Atomic Number: 8
Mass Number: 15.9994
Electron Configuration: 1s22s22p4
Melting Point: -218.4oC
First Ionization Energy: 1314 kJ/mol
Atomic Radius: 74 pm
Ionic Radius: 140 (O2-)
|Isotopes of Oxygen|
Oxygen exists as three isotopes as summarized below. By far the most common isotope is 16O. The second, 17O, is NMR active and has a nuclear spin of 5/2. The third isotope, 18O, is commonly used as a nonradioactive `tracer for the element.
|Allotropes of Oxygen|
A an element, oxygen occurs as a diatomic element in which the oxygen atoms are connected by a double bond. The bond distance is 121 pm. Oxygen gas is colorless and odorless, but is pale blue in color as a liquid. Oxygen is paramagnetic, a property which can only be explained through molecular orbital theory. Oxygen combines with nearly all other elements on the periodic table. Oxygen will react with most metals to form oxides, with hydrogen to form water, and with nonmetals such as sulfur and fluorine. Oxygen is the second most electronegative element on the periodic table, next to fluorine. In most covalent bonds with oxygen the bonding electrons are sharred unequally, resulting in a partial negative charge on the oxygen atom and a partial positive charge on the bonded atom.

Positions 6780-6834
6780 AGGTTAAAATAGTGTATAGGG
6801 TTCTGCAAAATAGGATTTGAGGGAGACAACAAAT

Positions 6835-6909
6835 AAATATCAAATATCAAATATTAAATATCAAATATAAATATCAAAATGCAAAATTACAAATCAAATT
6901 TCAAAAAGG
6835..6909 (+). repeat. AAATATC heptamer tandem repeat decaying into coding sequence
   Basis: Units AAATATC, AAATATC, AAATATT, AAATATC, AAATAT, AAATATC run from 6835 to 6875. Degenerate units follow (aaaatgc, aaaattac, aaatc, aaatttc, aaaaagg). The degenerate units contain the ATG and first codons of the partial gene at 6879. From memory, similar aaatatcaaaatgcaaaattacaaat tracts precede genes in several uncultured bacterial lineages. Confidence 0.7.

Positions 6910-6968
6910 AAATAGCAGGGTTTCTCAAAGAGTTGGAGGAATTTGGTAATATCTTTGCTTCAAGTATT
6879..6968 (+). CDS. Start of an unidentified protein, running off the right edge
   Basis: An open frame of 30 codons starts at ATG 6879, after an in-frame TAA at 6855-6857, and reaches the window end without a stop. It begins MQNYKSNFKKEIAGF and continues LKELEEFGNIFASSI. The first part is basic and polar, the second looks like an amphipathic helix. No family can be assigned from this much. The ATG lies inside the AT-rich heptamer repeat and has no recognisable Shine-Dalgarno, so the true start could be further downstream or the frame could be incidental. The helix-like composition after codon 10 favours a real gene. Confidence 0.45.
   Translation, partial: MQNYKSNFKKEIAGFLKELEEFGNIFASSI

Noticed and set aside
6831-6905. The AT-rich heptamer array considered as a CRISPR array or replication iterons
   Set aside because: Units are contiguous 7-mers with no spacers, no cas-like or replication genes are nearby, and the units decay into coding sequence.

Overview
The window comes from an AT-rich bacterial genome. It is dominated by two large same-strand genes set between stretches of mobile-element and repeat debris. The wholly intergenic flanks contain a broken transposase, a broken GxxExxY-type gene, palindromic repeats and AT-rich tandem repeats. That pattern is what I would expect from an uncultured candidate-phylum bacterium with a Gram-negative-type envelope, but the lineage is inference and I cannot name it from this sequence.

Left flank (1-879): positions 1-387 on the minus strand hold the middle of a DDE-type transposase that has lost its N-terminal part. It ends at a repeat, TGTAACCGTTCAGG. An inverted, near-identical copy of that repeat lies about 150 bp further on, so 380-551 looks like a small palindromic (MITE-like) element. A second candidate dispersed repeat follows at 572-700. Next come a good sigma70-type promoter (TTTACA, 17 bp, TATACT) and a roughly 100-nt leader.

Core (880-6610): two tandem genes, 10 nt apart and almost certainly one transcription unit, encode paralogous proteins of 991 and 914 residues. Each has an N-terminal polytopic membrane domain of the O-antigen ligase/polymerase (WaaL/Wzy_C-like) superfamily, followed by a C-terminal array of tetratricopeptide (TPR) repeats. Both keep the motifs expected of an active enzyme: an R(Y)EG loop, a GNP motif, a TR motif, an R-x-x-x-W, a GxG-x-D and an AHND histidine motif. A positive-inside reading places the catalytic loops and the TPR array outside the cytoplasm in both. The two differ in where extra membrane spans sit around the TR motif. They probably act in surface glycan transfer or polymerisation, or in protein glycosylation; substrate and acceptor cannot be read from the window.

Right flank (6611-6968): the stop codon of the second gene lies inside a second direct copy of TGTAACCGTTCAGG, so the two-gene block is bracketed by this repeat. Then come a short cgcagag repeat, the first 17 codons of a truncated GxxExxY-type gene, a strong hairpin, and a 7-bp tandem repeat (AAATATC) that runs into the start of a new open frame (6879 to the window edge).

A second form of oxygen is the element ozone, which consists of triatomic molecules The two oxygen-oxygen bonds of the ozone molecule are the same and have a length of 128 pm. The longer bond length represents a lower bond order than in the oxygen diatomic molecule. As might be expected due to the heavier molecular weight, ozone boils at a higher temperature than molecular oxygen. Ozone molecules have a bent shape, a property which could be predicted from the dot structure. Unlike oxygen, ozone has a pungent odor. Ozone is much more chemically reactive than oxygen. Diatomic oxygen and ozone are examples of allotropes, or different forms of the same element.
||Molecular Formula||Molecular Shape||Bond Length||Boiling Point|
|Oxide, Peroxide, and Superoxide ions|
As one might predict by the position of oxygen on the
periodic table, oxgen can gain two additional oxygen atoms to form the
oxide ion, and many compounds containing the oxide ion are known. Oxygen
also forms the peroxide and superoxide ions. The formulas for these species
are listed in the table below. The peroxide can be viewed as an oxygen
molcule with two extra electrons. According to molecular orbital theory,